Chiller controls can be remotely operated and monitored, but in this article, we will be looking at chillers operating in local.
Each chiller has a panel where the lead or the lag chiller can be switched from. They have N+1 redundancy built in, so one of two chillers will normally be in standby with the other one running. The chillers in the photo are equipped with kilowatt hour meters because the customer wants to monitor their efficiency. He has targets to meet and wants to gauge the effect that our maintenance has in reducing his energy costs.
The condenser pressure control is external and stand alone from the panel.
A transducer is fitted to the discharge pipe near to the compressor. This gives a 0 to 5vdc control signal to the fan speed controller which is bolted to the frame. There is a minimum and a maximum value on the transducer, so the FSC is programmed to work out the pressure from the voltage.
Fan Speed Controller
415v on three phases are the input to the FSC. It uses solid state thyristors to regulate the output to the fans. This is according to the demand received by the transducer. Solid state means that all the parts are electronic with no moving parts. Fan speed controllers are really good at extending the life of the fans. This is because all of the fans operate together- smoothly and reliably.
Chiller Controls Digital Inputs
There are three essential digital inputs to the controls of any chiller. All of them have a volt signal out to them, which returns back to the panel. If there is a fault- the volts drop out.
This protects the chiller from a low pressure condition. Compressor and evaporator failure would result, so this device is set below the running pressure of the system, but high enough to offer protection.
If the head pressure control mentioned above were to fail, this device would save the chiller from damage from excessive pressure in the system. Components or the pressure relief valve can blow causing a catastrophic refrigerant leak.
This device detects a lack of flow in the water system. Serious system failure would result if this part is not maintained properly. It needs to be periodically tested and adjusted at regular intervals.
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Chiller Controls Analogue Inputs
The essential analogue inputs on a chiller are the Water In and the Water Out sensors. These are usually NTC (negative temperature coefficient) that is to say: if you hold one in between your fingers and warm it up- the resistance will start to drop off. They usually read in kilo ohms which can be read on a standard multi meter. The program looks at these two sensors and using an algorithm, it calculates the loading requirement of the compressor. They can read incorrectly, so a sensor offset function is available in the software for adjustment. This is just one of the many checks and procedures that we carry out during our maintenance visit.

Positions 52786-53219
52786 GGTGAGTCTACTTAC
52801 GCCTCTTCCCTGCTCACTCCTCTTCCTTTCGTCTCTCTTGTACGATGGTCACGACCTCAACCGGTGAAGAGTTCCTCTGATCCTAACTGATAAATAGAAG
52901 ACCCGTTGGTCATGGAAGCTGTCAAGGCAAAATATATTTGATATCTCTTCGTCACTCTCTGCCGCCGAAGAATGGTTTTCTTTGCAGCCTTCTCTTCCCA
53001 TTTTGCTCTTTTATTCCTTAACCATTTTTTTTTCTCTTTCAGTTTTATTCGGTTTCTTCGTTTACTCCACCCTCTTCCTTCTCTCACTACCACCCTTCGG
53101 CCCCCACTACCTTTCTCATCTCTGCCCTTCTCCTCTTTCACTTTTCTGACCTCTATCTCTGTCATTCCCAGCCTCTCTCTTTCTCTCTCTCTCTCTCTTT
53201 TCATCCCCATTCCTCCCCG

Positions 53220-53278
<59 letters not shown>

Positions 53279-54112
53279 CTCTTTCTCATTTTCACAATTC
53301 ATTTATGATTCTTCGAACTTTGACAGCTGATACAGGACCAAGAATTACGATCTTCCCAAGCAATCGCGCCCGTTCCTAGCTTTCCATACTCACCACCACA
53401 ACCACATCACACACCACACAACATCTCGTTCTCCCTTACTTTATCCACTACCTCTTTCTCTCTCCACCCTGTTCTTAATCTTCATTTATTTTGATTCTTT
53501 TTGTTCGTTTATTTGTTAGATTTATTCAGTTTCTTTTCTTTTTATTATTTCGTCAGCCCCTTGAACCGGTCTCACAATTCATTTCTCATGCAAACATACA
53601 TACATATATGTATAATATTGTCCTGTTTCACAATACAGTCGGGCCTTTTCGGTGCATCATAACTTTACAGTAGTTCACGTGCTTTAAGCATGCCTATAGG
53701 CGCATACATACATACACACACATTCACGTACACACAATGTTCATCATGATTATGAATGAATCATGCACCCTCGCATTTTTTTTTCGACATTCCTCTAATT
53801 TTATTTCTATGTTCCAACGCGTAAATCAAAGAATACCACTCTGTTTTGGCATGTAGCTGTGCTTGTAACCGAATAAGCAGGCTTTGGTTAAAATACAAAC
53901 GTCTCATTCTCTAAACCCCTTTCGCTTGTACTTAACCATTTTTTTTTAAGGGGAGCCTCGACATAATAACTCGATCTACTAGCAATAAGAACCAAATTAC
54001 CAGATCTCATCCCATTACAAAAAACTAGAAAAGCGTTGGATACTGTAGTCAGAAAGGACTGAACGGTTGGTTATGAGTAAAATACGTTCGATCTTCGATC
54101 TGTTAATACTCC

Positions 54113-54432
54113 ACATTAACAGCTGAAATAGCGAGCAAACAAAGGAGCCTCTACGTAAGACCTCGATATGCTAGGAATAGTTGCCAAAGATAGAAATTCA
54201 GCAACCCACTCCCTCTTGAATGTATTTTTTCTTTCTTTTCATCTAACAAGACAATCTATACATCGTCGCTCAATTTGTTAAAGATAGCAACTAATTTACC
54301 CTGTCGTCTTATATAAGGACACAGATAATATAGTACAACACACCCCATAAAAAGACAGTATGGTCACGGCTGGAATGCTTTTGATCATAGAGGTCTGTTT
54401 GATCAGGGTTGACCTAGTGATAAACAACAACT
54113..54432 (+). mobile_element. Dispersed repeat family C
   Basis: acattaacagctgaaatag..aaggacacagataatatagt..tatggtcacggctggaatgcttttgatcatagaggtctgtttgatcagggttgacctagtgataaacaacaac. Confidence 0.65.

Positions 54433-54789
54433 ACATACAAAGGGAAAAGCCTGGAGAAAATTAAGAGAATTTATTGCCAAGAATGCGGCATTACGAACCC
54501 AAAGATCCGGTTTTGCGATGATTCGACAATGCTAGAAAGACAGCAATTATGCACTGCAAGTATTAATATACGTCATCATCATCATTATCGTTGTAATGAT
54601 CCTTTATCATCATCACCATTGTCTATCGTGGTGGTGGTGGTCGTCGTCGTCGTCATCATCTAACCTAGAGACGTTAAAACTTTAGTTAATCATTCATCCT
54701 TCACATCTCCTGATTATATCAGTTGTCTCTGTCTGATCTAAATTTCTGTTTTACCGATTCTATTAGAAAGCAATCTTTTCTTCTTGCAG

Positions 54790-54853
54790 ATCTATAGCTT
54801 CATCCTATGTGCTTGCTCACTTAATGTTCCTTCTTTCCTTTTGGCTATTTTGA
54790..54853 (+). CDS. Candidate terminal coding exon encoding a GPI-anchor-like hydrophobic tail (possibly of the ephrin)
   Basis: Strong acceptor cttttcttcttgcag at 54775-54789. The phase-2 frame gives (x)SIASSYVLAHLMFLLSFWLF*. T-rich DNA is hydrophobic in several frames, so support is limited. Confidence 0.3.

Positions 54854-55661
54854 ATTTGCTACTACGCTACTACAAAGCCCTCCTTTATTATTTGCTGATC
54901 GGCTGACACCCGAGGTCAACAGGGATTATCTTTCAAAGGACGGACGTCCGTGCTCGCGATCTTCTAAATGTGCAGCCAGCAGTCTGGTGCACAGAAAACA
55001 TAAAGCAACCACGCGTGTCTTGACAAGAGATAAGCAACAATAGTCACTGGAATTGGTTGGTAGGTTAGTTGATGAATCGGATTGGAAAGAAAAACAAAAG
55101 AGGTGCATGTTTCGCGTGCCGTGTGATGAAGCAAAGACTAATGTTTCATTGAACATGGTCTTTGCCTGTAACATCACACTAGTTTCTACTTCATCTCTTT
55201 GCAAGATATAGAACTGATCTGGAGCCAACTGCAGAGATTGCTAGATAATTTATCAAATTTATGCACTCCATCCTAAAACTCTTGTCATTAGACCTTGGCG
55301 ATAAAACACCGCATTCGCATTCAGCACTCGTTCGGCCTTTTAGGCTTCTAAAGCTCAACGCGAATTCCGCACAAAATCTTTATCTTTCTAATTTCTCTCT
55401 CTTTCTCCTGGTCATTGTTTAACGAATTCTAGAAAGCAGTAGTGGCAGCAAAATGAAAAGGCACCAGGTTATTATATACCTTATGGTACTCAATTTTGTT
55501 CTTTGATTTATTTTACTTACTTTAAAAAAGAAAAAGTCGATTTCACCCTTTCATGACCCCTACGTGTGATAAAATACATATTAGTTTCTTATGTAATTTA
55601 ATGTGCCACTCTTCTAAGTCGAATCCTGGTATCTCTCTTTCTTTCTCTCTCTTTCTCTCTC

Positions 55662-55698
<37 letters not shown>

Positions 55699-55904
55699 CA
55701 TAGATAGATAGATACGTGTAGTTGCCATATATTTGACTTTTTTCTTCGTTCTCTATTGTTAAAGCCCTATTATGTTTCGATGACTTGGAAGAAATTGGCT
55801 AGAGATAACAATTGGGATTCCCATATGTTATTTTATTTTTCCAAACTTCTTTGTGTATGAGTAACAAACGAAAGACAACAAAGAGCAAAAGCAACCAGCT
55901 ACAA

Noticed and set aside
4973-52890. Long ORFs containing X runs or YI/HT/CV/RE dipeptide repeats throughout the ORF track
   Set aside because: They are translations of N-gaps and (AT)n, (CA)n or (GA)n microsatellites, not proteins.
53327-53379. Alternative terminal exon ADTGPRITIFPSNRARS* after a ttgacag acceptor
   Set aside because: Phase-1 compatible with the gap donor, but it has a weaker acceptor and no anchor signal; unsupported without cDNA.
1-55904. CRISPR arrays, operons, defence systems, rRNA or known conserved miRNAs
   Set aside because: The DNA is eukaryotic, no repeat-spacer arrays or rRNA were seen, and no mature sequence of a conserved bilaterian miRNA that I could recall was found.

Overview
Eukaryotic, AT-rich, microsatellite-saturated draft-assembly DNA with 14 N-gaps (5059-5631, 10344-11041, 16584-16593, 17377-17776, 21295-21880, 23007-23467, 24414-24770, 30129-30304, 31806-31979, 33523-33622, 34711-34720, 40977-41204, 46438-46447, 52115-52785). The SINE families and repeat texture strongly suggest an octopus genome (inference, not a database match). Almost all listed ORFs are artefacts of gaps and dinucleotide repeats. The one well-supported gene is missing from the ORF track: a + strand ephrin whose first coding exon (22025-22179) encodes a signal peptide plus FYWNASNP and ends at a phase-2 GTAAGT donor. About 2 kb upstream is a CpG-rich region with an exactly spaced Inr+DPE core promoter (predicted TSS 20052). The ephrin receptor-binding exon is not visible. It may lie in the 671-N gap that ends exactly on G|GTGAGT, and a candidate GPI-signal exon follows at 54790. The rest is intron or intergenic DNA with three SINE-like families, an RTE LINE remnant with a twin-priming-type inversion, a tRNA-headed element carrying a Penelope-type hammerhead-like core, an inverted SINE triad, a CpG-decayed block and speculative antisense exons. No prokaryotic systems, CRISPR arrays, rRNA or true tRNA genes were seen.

Chiller Controls Relays
In the photo you can see wires from the various devices around the chiller, wired into a row of relays. These, in turn, are wired into the white relay board at the top. This relay board has several expansion boards linked into it which are held together with an electrical ribbon. Next, the relay board is wired into the PLC...
Chiller Controls PLC
The reason for these steps in between a device and the PLC is for protection. Sensitive electrical components can be blown due to an earth shortage. At each stage there is a volt drop from 240v to 24v and then to 5vdc.The programmable logic controller is the nerve centre of the chiller. This is where all the inputs go to and where all the digital outputs are sent from. The controller on this chiller is Beijer Electronics- it comes blank from the factory. User keys to operate the chiller are positioned below the display. It can be programmed to run most chillers and indeed it is often seen in factories running anything. A laptop plugs into it and the software for the chiller is uploaded. On one visit, we found a fault with this controller. We bubble wrapped it and took it to our electronics laboratory at Head Office. The issue was easy to resolve- it was just dust tracking across the back of the PCB and so corrupting the program.
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Chiller Controls Digital Outputs
The main digital outputs on this chiller are:
Compressor Run Signal
240v is sent to the compressor starter contactors. There are three: Star (lower amps for a soft start) then a timer switches over to Delta (higher amps for a more powerful running of the compressor) On the other end of the compressor windings is the Line contactor. This contactor runs with both the Star and the Delta contactors.
This is a camber where the level of refrigerant which is coming in from the condenser is detected. The level is transmitted to the PLC, where the program sends a signal to the expansion valve. It opens to the correct degree according to the load on the chiller.
The compressor can run at 0% with the slide valve shut. When load is sensed from the Water In and Water Out sensors by the controller- the slide valve opens up. The position of the slide valve is detected by a potentiometer. This is calibrated from a minimum to a maximum position. The signal is 4-20 mA which the controller translates into the position of the slide valve.
Whatever the problem with the controls, we can find a solution to resolve it. With years of industry experience and a fast supply chain, we offer a service that is second to none. Being able to retrofit is part of what we call the MAXIMUS ADVANTAGE™ Any Chiller- Any Problem- Any Part- Any Refrigerant- Anywhere.
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Read more about Chiller Control Basics on the Engineering Mindset